A challenge out of Science Blogging 2008 – encouraging senior scientists to blog

Recently, a lot of people in the life sciences (at least those who have an online presence) have been talking about how the current academic system needs to change. Impact factors, peer-review, the traditional system for evaluating scientists – all of these have their own problems, some of which are only exacerbated by the changes brought about by the internet and web 2.0. But nothing is really changing yet – even though PLoS ONE wants to buck the trend, it still feels tied to the impact factor. One contribution that people feel is undervalued is blogging. As mentioned at the ISMB BoF session on Web 2.0, blogging has a number of positives, not the least of which is its ability to start lively public discussions. Blogging also has a very low barrier to entry – anyone can blog and anyone can participate in a discussion. Blogging is egalitarian – you are judged not by your degrees or your h-index or how many papers you’ve published in Nature, but by the quality of your writing and of your ideas.

Despite the value – and the impact – that blogging can have in communicating science to the public or in engaging the community to discuss ideas, university hiring committees and others who evaluate scientists are more likely than not to have a negative view of it. Time spent not researching is considered time wasted. Even though science blogs are proliferating and the next generation of scientists is clamoring for change, change is slow in coming. That is because the people who are in charge – the hiring committees, senior scientists, funding institutions, etc – are familiar and comfortable with the current system. In order to bring about change, we need those people to be on board. This could happen by passionate campaigning by this next generation, or by a changing of the guard; it’s not clear that the former would be successful before the latter occurred, however.

For those of us who blog, we find incredible value not just in being able to express our ideas about science but also in the connections we make with others who participate in the conversation. In some cases, blogging and being active in online discussions like FriendFeed has led to collaborations and published papers; more commonly, questions are posed and quickly answered by your colleagues. Yet outside of this small circle, blogging is an activity rarely valued and little known. That’s where the challenge comes in.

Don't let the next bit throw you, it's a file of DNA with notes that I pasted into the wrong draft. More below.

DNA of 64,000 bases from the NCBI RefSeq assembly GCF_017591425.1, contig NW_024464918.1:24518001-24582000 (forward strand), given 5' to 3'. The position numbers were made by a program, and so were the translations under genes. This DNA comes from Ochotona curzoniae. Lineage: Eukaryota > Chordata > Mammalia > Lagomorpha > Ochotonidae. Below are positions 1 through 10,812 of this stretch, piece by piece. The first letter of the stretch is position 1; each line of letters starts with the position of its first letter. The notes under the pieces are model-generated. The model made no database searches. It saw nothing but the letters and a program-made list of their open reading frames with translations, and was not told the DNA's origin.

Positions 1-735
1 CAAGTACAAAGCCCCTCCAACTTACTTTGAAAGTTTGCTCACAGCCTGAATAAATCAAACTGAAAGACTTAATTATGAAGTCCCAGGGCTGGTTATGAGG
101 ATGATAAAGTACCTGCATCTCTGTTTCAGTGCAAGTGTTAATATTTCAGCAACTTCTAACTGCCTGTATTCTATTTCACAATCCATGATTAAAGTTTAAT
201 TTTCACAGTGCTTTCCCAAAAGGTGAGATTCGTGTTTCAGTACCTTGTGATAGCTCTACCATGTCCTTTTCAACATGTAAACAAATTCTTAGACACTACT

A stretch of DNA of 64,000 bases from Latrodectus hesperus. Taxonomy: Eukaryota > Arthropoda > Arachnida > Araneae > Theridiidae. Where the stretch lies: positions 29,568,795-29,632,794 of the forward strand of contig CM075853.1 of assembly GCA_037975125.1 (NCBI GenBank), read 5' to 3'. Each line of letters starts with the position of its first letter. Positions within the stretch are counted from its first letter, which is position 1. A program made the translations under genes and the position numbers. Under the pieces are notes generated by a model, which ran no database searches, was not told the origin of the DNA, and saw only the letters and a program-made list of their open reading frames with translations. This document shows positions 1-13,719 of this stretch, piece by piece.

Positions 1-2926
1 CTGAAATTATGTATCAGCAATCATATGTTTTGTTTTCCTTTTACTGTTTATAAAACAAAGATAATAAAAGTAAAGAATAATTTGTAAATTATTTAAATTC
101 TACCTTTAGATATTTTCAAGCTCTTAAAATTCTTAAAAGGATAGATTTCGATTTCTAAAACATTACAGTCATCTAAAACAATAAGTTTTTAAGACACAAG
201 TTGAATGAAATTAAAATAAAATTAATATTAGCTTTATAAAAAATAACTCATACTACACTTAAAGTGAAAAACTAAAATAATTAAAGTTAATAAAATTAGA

An informal announcement about the challenge, which arose out of the final panel discussion at the Science Blogging 2008 conference in London, appeared on Science in the Open (with an official announcement expected soon, somewhere):

There was a strong sense that some people had made real personal gains out of blogging and online activities and that many organisations are starting to see it as a valuable contribution. Nonetheless it is not an activity that is widely valued, or indeed even known about. To this end the panel offered a challenge – to persuade a senior scientist to start writing a blog. One prize will be to be featured in next year’s Open Lab 2008 – the best of science writing on the web. The other prize – which caused an extensive collective intake of breath – will be an all expenses paid trip to Scifoo next year for both blogger and the encourager.

Granted, the challenge is not a solution to the various problems with the current flawed system of evaluation and reward, but it may be one of the cracks to help break the “silicon ceiling”. By encouraging senior scientists to blog about science – people who have interesting ideas, grounded perspectives, and established stature – blogging may no longer be seen as a frivolous activity. Perhaps someday all of a scientist’s contributions, including those made on the internet in the form of database annotations, comments on papers, and answers to Epernicus BenchQ questions, will count for something, too.

Note: I admit I am not an unbiased outside observer – those tickets to SciFoo are very tempting. This post started as an email to my advisor, encouraging him to start blogging in earnest about his thoughts and ideas (he maintains a blog of sorts at PharmGKBlog, but it is very focused in topic and does not have commenting). When the email grew larger than 3 paragraphs and started having a list of references, I realized it was turning into something else. If all goes as planned, though, my advisor will soon become a regular contributor to the science blogosphere!

References and further reading:



13 Responses to A challenge out of Science Blogging 2008 – encouraging senior scientists to blog

  1. I think that challenge is a great idea! I’m applying for senior positions right now, so do I get two tickets if I get one of these positions? lol :-)
    Joking aside, in one of these interviews I actually mentioned that I was different from the other applicants because I support web-based publishing reform, embraced the new media, write blogs and that I would use these skills for teaching and for leading my new university into the new age of scientific communication. :-)
    Wish me luck, this position will be decided on Sept. 10!

  2. Duncan says: